FEBRUARY 11, 1878 



48 



show what benefit the extension would be to citi- 
zens of Soinerville and Cambridge. He read the 
titles of the petitions presented for this ex- 
tension last year; ' they represent business 
firms and corporations and all classes 
of people. They had seen the residents of 
other suburban localities coming farther and far- 
ther into Boston, and still these petitioners were 
left at Bowdoin square. The centre of the retail 
trade has been removed nearly f our-fifths of a mile 
from Bowdoin square, and the extension will not 
only be an accommodation to the petitioners, but 
be an act of -justice to the merchants ot Boston, 
to whom the petitioners pay a very large tribute. 
Many of the merchants and manufacturers have 
capital invested in Cambridge; the people of 
Cambridge and Somerville bring their mouey into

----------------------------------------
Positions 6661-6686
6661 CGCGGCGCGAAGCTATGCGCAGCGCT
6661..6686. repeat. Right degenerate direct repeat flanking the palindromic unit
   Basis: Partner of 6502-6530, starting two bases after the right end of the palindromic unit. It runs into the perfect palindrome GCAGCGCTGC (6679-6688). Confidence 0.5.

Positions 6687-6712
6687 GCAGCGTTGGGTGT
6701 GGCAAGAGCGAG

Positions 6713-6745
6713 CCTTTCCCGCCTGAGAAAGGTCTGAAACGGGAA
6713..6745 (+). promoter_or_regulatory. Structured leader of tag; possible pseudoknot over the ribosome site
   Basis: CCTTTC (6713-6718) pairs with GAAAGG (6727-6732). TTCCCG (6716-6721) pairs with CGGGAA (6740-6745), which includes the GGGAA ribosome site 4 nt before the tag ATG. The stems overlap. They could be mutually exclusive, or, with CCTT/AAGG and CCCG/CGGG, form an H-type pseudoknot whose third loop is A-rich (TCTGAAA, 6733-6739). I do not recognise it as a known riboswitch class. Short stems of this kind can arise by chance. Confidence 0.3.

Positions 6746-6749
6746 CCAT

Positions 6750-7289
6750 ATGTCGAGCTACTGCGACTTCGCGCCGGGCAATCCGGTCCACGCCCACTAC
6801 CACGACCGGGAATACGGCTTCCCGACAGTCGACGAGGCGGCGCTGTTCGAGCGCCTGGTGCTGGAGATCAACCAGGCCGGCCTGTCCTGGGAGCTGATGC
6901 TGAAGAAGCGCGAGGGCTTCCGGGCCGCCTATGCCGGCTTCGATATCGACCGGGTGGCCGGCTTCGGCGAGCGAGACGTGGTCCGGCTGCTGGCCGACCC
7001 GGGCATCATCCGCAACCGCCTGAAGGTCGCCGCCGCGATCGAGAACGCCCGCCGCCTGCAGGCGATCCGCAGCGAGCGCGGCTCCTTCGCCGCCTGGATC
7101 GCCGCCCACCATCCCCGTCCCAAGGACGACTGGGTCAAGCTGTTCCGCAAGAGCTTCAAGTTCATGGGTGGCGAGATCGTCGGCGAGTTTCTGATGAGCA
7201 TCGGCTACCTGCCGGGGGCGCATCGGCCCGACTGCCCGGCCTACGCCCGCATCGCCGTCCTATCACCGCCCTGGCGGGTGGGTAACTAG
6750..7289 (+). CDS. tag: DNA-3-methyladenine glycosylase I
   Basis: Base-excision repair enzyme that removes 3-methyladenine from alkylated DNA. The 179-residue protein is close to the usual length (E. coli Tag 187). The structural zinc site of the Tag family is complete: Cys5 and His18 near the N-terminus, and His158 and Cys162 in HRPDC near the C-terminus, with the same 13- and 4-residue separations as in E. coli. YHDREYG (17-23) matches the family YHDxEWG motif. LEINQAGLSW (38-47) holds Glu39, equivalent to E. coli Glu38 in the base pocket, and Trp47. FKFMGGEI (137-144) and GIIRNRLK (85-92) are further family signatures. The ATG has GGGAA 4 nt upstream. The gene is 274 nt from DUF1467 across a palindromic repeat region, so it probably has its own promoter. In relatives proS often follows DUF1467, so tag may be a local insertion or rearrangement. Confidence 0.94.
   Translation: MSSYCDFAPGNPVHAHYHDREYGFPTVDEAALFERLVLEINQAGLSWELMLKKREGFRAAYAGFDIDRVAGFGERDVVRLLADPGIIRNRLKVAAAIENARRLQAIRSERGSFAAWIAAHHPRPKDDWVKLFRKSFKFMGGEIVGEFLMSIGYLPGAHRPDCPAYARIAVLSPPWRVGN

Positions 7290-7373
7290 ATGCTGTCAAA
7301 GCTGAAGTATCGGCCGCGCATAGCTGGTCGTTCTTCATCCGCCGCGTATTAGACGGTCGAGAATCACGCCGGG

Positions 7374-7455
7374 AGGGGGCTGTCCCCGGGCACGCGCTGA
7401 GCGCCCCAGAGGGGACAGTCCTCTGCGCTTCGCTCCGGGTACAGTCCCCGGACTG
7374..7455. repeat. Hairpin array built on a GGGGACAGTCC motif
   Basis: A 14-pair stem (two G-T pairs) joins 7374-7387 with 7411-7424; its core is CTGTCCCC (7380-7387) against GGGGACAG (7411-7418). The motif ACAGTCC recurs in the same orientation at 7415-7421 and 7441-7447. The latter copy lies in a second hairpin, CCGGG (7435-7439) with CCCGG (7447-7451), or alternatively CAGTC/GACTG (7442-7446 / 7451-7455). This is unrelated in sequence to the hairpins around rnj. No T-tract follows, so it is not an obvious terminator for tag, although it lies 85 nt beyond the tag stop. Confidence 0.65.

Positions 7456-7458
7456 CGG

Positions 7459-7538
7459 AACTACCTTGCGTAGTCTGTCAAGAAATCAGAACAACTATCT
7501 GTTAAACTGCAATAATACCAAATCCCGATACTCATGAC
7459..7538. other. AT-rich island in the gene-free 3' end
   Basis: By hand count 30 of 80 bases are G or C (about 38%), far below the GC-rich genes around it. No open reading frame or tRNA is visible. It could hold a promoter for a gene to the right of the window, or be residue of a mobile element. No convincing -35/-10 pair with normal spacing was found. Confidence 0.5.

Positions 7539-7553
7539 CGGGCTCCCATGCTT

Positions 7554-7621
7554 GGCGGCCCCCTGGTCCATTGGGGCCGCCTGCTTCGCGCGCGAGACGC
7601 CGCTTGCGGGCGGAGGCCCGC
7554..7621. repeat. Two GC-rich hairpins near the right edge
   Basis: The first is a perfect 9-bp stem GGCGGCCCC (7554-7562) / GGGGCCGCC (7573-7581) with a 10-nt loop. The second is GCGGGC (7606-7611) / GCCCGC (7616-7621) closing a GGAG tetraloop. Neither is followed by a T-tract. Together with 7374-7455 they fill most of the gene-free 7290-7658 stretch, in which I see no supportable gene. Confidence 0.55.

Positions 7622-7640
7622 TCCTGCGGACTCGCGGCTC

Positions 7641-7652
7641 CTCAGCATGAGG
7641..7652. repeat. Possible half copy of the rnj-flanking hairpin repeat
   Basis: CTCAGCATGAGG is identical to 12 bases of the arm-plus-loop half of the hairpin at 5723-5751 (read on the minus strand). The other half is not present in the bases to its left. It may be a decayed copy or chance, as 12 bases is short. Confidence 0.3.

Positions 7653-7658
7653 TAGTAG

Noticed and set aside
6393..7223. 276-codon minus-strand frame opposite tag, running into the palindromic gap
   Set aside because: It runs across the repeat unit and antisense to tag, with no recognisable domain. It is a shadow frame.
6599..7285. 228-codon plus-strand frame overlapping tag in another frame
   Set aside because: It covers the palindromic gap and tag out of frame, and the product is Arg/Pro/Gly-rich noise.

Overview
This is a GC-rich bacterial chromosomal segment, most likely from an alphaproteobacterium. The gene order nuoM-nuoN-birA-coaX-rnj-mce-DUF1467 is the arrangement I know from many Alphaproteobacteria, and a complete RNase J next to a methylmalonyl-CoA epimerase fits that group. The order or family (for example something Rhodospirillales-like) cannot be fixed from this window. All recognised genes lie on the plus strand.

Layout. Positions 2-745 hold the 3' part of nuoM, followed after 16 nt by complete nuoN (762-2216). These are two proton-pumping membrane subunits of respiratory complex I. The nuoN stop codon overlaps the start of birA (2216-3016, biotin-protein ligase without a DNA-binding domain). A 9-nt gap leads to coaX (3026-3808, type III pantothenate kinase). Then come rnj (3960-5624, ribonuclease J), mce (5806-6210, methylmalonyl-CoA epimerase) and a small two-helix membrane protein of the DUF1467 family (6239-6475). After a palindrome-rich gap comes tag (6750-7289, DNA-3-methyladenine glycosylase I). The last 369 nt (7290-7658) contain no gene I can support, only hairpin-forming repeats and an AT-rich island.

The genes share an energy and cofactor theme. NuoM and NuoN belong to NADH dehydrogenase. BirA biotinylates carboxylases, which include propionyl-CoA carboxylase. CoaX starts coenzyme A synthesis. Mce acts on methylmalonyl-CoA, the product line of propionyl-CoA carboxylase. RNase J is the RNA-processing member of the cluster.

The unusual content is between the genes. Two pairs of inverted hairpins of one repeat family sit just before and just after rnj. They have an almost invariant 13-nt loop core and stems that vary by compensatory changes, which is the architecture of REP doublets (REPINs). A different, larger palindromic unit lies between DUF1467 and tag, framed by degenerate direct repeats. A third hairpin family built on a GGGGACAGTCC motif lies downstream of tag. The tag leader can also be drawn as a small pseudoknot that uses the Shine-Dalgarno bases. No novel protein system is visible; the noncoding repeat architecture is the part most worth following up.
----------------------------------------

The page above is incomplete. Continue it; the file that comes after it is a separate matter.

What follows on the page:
Boston and spend it here in the retail and 
wholesale stores. Cambridge and Somer- 
ville are farther within the five-mile line than sev- 
eral large portions of Boston. They desired to 
continue in the same car to Summer street and 
save the additional fare and inconvenience caused 
by a change under the present system. 

Ex-Mayor Brastow of Somerville said the only 
interest he had in the petition was in common 
with other patrons of the road; they first came to 
Haymarket square through Charlestown, and af- 
terward to Scollay square, and felt happy; finally 
the Cambridge road put in the link and they came 
to Bowdoin square. Now, they find themselves 
far away from the centre of the retail trade, and 
Somerville has its share of mothers, wives and 
daughters who spend money in Boston. He 
sketched the growth of Somerville from its 6000